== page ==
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Frontline Amazon workers to see $1 an hour boost in pay

Updated September 29, 2022 - 8:03 pm

Some Amazon employees could get a pay raise as the weather shifts from summer to fall and just before the holiday season kicks into full gear.

The e-commerce giant announced it will be raising the average wage for its “frontline” U.S. employees by $1 an hour, which it said will cost the company close to $1 billion over the next year.

The average wage for frontline employees, or those in customer fulfillment or transportation roles, will go from $18 an hour to $19 per hour with the increase. The wage range for these employees runs from $16 to $26 per hour depending on where they work.

“Frontline employees across customer fulfillment and transportation will now earn, on average, more than $19 per hour in the U.S., and they also have access to a growing range of comprehensive benefits to support themselves and their families,” said John Felton, Amazon’s senior vice president of worldwide operations.

Amazon did not respond to questions on how many employees in Southern Nevada will benefit from this wage increase. The retailer had more than 21,000 full and part time jobs in Nevada as of fourth quarter of 2021, according to its website.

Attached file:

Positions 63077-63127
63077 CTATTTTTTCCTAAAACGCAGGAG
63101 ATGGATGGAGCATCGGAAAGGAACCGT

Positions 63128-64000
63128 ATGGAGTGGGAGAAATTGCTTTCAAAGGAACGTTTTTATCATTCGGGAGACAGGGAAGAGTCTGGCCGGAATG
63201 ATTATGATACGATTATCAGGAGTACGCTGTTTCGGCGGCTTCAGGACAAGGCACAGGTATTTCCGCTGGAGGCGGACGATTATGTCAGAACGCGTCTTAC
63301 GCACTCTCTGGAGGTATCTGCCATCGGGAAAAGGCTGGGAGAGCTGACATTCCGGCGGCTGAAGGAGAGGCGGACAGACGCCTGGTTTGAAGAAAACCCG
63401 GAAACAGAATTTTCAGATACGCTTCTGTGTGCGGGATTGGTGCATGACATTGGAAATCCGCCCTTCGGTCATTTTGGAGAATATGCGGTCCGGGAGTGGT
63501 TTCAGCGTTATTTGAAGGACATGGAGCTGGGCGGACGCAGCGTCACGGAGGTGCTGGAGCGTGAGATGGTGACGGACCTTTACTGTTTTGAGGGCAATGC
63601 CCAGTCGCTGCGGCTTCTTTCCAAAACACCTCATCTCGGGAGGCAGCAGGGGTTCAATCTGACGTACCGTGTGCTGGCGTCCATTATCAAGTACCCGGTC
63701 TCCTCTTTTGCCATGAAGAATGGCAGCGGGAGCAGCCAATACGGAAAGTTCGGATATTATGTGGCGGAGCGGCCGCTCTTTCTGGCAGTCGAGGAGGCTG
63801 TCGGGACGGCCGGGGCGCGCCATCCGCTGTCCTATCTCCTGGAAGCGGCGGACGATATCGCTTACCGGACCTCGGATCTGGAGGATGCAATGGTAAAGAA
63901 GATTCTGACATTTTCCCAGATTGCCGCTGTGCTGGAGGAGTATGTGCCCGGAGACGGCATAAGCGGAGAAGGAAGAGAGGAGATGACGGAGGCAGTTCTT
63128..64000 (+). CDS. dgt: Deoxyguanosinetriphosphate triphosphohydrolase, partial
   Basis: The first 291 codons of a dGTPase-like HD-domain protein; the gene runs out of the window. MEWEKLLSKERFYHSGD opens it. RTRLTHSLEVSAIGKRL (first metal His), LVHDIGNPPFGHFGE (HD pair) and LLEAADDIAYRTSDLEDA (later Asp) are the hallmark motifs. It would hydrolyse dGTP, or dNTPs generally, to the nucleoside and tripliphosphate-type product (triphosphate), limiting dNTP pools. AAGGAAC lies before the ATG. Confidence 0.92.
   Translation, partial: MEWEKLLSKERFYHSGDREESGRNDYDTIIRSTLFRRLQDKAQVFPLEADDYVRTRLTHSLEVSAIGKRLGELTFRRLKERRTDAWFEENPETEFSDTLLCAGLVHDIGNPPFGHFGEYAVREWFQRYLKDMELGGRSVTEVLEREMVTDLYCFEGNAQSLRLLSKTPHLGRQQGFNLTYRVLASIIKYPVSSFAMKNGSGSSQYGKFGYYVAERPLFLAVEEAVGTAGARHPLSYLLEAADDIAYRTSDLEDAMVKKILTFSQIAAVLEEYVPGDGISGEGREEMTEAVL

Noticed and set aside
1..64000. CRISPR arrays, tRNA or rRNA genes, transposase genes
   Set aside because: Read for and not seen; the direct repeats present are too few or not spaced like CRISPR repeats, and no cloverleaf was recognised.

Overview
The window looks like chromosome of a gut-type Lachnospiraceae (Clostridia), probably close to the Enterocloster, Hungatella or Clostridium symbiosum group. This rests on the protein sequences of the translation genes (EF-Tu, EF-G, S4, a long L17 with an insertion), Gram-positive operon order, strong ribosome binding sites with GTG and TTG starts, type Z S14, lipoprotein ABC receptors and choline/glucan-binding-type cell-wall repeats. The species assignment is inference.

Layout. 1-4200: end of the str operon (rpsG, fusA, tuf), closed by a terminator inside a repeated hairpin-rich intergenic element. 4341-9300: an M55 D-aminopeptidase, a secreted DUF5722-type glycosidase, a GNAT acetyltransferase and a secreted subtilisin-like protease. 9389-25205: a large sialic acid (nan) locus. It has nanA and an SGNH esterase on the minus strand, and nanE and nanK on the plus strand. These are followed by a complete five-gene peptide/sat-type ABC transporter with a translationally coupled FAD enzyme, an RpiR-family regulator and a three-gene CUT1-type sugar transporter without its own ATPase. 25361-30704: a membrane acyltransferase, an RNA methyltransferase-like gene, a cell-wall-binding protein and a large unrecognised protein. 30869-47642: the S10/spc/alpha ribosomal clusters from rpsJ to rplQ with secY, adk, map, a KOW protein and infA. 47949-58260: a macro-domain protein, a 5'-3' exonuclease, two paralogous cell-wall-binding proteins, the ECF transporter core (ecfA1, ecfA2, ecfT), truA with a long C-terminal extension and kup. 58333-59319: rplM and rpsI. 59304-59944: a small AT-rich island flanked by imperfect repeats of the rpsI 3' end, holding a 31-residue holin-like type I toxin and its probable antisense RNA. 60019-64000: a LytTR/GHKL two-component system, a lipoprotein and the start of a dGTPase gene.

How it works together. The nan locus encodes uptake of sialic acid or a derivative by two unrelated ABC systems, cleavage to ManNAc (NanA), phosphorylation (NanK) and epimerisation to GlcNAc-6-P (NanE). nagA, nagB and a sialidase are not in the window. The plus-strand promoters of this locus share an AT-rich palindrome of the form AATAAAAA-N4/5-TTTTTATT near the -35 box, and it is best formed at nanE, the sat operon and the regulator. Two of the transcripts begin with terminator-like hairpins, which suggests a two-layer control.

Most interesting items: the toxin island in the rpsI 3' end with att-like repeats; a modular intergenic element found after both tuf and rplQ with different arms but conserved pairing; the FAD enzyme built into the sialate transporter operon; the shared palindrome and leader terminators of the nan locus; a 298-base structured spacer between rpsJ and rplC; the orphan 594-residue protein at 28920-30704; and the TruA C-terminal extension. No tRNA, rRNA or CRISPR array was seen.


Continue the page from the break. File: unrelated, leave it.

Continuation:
In addition to increasing the pay of its frontline employees, the company is also expanding its Anytime Pay program to all its U.S. operations. This program allows employees to access up to 70 percent of their eligible earned pay during any period so they don’t have to wait until payday to get their earnings.

The move to increase pay comes after the first warehouse under Amazon’s control voted to unionize this past April in Staten Island, New York. Another warehouse outside Albany, New York, is set to hold a unionization vote in October, according to reporting by NPR.

In its press release announcing the wage increase, Amazon touted its other programs for workers, which include career development programs and a commitment to provide free college tuition to hourly employees. The company claims these programs for its workforce will cost nearly $10 billion just in 2022.

Contact Sean Hemmersmeier at shemmersmeier@reviewjournal.com. Follow @seanhemmers34 on Twitter.

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